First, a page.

There is always than meets the eye. That can be said for engineering, business and, specifically here, strategy. Chevrolet knows what it’s doing to ensure two successful frugal vehicles in its lineup, and Hybrid Cars has broken it down.
The reality is this: the 2016 Chevrolet Malibu Hybrid gets and estimated 47 mpg with a 1.8-liter four-cylinder hybrid setup. The 2016 Chevrolet Volt returns 42 mpg with its PHEV (partial hybrid electric vehicle) configuration. Many have asked, why would Chevrolet not give the 2016 Volt everything it could stuff into the car for the best fuel economy for a range-topping eco car?
That’s where the strategy comes into play.
Chevrolet notes the 2016 Malibu Hybrid was engineered and designed to be a formidable player among a highly-contested segment. The Honda Accord Hybrid returns 47 mpg, the Ford Fusion Hybrid will sits with 42 mpg and the Camry comes in close with 41 mpg.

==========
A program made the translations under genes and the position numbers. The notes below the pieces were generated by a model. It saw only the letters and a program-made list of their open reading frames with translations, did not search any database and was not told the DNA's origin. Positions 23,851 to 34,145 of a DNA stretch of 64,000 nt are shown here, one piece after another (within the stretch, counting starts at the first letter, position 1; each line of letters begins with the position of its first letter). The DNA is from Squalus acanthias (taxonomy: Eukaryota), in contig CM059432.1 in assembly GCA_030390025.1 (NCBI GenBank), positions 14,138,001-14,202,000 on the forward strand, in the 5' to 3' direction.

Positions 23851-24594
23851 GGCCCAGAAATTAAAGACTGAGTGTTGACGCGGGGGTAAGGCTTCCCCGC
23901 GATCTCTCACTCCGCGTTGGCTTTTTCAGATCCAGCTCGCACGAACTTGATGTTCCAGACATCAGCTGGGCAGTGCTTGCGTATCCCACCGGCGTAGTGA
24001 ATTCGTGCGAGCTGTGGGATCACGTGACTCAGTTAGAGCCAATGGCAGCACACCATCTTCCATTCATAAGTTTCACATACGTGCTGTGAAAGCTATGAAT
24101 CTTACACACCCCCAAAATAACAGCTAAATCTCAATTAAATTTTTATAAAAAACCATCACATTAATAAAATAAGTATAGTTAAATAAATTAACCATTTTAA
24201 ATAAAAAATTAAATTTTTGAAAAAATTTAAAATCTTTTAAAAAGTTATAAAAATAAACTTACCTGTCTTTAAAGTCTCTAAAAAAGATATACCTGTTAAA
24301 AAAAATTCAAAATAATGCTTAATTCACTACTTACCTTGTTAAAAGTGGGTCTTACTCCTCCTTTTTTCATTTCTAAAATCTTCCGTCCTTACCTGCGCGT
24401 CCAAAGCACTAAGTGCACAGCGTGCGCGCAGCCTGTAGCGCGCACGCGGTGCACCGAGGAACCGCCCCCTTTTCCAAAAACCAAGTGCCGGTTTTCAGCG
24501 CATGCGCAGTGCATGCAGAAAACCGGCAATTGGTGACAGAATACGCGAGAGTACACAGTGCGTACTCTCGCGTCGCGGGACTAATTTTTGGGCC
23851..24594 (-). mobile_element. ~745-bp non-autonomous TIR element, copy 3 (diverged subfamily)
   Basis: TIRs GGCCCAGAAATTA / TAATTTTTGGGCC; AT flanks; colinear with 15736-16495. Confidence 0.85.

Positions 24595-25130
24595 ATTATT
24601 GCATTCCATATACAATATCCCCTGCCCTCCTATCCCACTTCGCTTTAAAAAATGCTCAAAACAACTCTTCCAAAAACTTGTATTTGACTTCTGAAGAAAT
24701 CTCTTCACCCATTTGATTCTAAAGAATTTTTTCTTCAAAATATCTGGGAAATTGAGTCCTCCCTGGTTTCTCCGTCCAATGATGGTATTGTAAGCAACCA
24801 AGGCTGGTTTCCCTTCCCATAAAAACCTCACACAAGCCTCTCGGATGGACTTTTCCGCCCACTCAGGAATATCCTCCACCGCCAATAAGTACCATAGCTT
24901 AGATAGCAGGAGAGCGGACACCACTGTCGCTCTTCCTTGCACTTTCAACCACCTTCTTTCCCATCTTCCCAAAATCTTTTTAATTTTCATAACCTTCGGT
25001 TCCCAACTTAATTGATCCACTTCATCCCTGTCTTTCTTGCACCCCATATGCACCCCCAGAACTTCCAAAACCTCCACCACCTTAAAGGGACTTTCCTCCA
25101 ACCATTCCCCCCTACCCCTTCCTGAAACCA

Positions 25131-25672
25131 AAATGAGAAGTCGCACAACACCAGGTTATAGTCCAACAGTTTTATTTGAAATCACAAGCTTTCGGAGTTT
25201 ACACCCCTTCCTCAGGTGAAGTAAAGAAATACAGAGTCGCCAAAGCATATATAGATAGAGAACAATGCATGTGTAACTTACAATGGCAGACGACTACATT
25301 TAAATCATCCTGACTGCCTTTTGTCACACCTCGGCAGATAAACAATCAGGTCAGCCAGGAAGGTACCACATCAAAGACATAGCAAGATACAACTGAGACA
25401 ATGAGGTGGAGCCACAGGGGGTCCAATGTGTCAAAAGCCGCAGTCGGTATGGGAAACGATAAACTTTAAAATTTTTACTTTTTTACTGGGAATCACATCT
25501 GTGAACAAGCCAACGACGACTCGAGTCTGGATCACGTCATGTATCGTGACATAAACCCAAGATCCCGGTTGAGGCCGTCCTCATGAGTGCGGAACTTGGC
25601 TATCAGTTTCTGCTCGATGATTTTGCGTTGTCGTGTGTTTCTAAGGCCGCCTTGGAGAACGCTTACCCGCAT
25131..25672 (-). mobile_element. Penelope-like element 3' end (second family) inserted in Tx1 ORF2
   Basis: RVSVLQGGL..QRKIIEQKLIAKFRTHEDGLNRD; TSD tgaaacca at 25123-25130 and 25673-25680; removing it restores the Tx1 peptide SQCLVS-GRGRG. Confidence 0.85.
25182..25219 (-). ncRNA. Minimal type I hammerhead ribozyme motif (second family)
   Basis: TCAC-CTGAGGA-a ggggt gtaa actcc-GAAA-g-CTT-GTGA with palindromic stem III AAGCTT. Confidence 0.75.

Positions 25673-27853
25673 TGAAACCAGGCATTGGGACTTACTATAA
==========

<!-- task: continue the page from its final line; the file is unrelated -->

The 2016 Malibu Hybrid wants to bring in the customer that isn’t ready for electric driving. Someone who can’t be bound by range anxiety, even if a backup gasoline engine is on hand. The 2016 Malibu Hybrid is for the consumer looking for optimal fuel economy. Period.
The 2016 Volt on the other hand is meant to cater to a completely different crowd. This consumer, as identified by Chevrolet, does not want to burn gasoline at all, doing everything in their power to stay within the Volt’s 53 mile electric range. As you can see, these are very different customers when viewed in this fashion.
The technicals of how Chevrolet has achieved greatly fuel economy in the 2016 Malibu Hybrid can be attributed to a host of new engineering, including the car’s new exhaust gas heat recovery. In the same of profitability, and strategy, these kinds of technologies were left out of the 2016 Volt.
Chevrolet won’t put all it has in one basket. A PHEV, a hybrid and an upcoming pure EV will cater to many different consumers. It’s all a part of that strategy concept.